He didn’t refer to naysayers as “nattering nabobs of negativism,” but that was the general idea as Mayor Jerry Sanders gave a major speech about fiscal policy yesterday.

The city needs to boldly move ahead and literally build its future, Sanders declared. On his agenda: A new City Hall, new downtown library and an expanded convention center.

“We cannot allow our judgment to be clouded by the defeatists who think the only response to a weak economy is to abandon our aspirations,” he said. And, in words his critics are sure to find estranged from reality, he said “we don’t run from hard work, or from tough decisions.”

Sanders did fumble the word “election,” but it seemed appropriate. After all, he wants to the city to flex its power and rise.

But columnist Scott Lewis, who’s against spending money that doesn’t exist, is deflated. He writes that this was “the most divisive, most insulting, most unenlightened speech I’ve ever heard [Sanders] give.”

In other news:

  • While SDG&E is 0-for-1 in its bid to convince state utility officials to let it cut the power to rural areas when wildfires threaten, the company appears to have the right to turn off the lights anyway. But will it dare?
  • Once again, the chairman of the local airport authority is having trouble with the full truth.

    First, he misled us about whom he took to a Chargers game in London on the public dime. Now it turns out that his actual companion is the husband of his niece.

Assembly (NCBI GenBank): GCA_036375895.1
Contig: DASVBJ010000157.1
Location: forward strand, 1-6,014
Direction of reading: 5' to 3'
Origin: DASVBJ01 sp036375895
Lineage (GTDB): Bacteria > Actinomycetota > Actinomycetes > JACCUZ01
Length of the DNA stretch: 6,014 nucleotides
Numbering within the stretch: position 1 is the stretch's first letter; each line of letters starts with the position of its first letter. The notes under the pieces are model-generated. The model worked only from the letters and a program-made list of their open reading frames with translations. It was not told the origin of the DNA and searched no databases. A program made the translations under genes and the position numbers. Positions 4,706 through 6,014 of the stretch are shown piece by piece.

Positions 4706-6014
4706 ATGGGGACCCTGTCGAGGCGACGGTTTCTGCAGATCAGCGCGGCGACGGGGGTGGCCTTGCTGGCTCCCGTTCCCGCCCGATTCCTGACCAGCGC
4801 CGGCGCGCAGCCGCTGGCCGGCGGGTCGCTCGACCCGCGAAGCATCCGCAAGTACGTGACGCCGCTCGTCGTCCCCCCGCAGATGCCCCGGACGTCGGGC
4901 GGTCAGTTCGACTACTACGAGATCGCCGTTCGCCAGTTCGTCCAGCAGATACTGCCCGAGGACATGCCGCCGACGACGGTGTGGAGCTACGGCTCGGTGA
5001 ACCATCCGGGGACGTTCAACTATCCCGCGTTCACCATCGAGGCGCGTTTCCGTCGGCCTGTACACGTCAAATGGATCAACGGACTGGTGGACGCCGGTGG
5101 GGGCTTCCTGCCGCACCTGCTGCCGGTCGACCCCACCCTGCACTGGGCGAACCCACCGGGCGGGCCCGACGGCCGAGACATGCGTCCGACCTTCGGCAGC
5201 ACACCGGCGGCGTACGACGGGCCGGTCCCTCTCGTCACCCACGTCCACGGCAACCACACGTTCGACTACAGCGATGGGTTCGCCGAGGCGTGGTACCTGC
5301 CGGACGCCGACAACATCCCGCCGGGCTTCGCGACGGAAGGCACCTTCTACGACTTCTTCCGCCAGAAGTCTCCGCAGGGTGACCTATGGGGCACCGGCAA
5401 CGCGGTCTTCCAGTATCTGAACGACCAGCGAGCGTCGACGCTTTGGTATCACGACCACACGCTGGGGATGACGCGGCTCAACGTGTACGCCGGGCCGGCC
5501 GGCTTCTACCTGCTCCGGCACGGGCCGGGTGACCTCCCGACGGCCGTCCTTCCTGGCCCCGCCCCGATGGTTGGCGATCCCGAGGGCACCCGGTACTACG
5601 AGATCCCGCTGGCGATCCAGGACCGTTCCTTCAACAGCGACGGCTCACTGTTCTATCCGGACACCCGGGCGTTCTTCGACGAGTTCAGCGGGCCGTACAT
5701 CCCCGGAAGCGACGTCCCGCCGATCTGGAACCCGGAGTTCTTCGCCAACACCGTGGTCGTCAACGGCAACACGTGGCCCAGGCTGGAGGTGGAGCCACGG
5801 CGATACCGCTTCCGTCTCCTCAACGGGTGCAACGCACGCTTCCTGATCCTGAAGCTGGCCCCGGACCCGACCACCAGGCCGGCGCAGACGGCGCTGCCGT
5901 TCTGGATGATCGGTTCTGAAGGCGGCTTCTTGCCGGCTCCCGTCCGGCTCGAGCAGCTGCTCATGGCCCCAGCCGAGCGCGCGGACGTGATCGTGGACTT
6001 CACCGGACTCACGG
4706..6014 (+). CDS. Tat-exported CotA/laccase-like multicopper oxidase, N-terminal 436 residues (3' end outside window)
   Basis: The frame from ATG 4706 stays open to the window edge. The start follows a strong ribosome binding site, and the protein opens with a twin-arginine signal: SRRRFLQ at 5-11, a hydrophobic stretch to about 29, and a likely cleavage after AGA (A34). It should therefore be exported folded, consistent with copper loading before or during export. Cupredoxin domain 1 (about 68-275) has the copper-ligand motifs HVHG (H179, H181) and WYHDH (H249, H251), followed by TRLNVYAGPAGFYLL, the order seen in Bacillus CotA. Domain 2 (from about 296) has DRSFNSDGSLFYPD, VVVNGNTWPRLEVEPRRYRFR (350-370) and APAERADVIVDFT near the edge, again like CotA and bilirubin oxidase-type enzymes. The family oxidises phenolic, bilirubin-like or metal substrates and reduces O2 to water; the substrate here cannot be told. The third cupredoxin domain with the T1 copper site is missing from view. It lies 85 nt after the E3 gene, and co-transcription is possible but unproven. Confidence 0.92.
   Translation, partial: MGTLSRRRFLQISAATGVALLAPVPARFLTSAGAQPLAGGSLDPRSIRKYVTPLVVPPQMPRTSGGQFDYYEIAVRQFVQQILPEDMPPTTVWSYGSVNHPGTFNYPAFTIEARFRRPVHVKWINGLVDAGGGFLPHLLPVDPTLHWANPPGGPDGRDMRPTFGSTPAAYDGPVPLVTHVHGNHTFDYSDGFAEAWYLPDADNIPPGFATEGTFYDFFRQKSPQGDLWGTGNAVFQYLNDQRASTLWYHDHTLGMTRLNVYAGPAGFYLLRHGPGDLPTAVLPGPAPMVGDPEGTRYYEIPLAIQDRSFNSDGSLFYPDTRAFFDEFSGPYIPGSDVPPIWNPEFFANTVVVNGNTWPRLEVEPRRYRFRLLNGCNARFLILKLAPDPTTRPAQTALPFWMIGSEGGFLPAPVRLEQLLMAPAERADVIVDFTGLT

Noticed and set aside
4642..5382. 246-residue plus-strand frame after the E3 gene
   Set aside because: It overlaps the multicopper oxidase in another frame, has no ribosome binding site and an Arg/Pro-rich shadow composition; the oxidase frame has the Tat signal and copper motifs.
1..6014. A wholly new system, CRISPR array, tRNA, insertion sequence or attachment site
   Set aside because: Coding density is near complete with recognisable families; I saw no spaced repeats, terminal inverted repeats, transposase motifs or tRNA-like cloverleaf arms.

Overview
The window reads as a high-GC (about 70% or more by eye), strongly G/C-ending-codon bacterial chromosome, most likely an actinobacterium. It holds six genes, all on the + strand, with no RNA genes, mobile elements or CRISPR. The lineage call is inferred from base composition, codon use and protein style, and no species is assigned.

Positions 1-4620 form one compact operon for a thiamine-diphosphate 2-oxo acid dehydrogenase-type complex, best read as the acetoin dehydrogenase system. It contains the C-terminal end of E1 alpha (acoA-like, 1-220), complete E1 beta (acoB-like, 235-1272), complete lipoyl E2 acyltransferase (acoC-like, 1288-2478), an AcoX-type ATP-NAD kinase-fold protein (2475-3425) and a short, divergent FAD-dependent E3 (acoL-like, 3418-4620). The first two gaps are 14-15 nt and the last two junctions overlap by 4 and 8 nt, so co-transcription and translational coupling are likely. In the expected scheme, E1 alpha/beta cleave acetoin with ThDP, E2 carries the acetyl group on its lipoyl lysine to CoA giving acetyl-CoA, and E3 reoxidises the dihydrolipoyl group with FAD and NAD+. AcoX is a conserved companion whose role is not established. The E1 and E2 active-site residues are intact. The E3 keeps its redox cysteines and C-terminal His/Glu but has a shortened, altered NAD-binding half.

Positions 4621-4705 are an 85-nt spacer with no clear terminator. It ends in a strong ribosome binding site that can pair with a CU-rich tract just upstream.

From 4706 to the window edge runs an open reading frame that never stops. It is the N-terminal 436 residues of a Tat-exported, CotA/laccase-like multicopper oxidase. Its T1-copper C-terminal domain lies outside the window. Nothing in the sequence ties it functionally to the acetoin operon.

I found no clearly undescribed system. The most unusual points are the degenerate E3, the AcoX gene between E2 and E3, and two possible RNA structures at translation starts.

“I made some poor choices on answers,” Watkins says.

  • The San Diego City Council sided with Tierresanta residents and blocked plans to build a large self-storage facility at the community’s entrance. And the county board of supervisors tackled its controversial slush fund, approving some new restrictions but weakening some provisions too.
  • Point Loma parents are floating a startling idea: They’re thinking about seceding from the San Diego school district and forming individual charter schools at existing campuses in the community.

    Also: San Diego schools aren’t keeping up with federal No Child Left Behind expectations, but there is some good news from the feds.

  • A Border Patrol agent is suing the federal government, accusing it of invading his privacy by releasing a surveillance video of his encounter with an accused illegal border crosser. (CityBeat)
  • “Turn on, tune in, drop out.” A TV show has the first two covered, and it may be destined for the San Diego market. “Cannabis Planet,” now seen in L.A., focuses on “medical, agricultural and industrial” uses of the hemp plant and is in negotiations to appear on the airwaves here. (NYT)

    Wait. “Industrial” uses?

  • A perennial Republican write-in candidate in San Diego and Orange counties is facing a jury trial over 15 fraud charges. She claimed to have raised more than $200,000 for her 2008 race for Duncan Hunter’s seat, but none of her 217 claimed contributions could be confirmed. (OC Register)
  • Finally, you may have seen ads for the Body Worlds exhibit at the San Diego Natural History Museum, featuring preserved corpses in a variety of poses, such as hitting a baseball or dribbling a basketball. The show, which has long been controversial, manages to be creepily fascinating.

    Now, Reuters reports that a planned Body Worlds exhibit in Europe is raising eyebrows because the cadavers are slated to appear in new poses that are, shall we say, for mature audiences.


Dagny Salas was web editor at Voice of San Diego from 2010 to 2013. She was an investigative fellow at VOSD from 2009 to 2010.

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